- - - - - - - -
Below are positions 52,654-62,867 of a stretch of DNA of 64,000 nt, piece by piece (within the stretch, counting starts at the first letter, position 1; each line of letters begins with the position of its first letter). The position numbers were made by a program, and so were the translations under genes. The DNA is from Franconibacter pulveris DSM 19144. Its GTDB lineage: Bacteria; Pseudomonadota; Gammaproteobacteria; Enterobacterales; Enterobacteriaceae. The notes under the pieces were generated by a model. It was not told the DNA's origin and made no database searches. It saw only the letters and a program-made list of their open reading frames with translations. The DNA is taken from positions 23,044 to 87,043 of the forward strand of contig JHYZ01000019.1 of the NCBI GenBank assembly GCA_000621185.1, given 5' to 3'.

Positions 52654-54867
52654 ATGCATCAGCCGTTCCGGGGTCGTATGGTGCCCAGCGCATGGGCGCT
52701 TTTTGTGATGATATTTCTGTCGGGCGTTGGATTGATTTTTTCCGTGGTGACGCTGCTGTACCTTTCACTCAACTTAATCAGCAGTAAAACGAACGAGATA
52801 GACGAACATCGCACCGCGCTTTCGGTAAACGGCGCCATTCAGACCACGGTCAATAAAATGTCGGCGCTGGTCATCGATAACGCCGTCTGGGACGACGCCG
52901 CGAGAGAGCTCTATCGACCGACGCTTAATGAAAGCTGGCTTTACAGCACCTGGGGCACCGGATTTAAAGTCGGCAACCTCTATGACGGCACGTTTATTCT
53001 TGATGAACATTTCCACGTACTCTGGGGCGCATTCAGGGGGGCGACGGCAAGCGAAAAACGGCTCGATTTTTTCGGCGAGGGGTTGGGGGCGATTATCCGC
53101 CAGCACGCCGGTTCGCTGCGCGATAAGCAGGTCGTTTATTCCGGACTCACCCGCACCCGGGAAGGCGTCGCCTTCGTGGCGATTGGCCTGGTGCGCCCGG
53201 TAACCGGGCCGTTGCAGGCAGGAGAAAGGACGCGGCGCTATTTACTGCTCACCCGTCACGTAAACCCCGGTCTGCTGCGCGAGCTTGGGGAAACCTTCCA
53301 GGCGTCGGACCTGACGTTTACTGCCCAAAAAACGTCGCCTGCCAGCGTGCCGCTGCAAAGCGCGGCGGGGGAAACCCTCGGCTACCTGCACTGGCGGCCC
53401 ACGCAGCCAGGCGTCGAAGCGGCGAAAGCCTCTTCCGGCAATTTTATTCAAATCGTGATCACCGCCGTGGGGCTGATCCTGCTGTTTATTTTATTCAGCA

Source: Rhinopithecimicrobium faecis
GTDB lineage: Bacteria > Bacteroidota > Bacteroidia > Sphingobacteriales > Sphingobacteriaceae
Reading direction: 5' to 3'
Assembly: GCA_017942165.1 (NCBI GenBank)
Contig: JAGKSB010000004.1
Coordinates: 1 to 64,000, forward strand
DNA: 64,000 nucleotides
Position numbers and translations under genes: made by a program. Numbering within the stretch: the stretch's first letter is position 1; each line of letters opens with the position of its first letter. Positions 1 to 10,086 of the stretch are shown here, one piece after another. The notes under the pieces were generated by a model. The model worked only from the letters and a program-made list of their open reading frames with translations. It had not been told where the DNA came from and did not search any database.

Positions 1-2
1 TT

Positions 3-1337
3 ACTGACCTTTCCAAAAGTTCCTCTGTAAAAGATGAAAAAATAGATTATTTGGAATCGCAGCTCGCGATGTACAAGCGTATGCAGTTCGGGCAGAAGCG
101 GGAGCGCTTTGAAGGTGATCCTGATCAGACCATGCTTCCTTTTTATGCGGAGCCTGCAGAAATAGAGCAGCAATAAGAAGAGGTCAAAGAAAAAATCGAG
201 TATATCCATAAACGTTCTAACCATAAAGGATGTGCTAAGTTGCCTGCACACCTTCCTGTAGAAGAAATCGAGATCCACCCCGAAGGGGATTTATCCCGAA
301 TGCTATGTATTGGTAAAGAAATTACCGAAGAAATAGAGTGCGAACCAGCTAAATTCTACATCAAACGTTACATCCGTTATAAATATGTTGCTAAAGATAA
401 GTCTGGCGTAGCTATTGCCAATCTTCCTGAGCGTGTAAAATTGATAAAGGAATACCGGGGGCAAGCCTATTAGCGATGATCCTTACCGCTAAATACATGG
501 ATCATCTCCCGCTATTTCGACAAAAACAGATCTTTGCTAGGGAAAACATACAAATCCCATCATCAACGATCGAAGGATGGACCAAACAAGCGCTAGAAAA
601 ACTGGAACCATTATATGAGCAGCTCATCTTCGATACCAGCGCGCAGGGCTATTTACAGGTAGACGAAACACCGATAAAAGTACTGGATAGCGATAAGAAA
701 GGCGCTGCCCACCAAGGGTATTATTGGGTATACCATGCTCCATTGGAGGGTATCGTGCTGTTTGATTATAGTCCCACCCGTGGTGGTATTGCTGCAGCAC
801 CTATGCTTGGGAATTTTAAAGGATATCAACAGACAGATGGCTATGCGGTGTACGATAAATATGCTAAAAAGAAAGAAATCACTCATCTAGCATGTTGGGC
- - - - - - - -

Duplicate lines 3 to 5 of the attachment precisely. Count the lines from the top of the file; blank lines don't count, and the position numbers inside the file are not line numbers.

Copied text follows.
52654 ATGCATCAGCCGTTCCGGGGTCGTATGGTGCCCAGCGCATGGGCGCT
52701 TTTTGTGATGATATTTCTGTCGGGCGTTGGATTGATTTTTTCCGTGGTGACGCTGCTGTACCTTTCACTCAACTTAATCAGCAGTAAAACGAACGAGATA
52801 GACGAACATCGCACCGCGCTTTCGGTAAACGGCGCCATTCAGACCACGGTCAATAAAATGTCGGCGCTGGTCATCGATAACGCCGTCTGGGACGACGCCG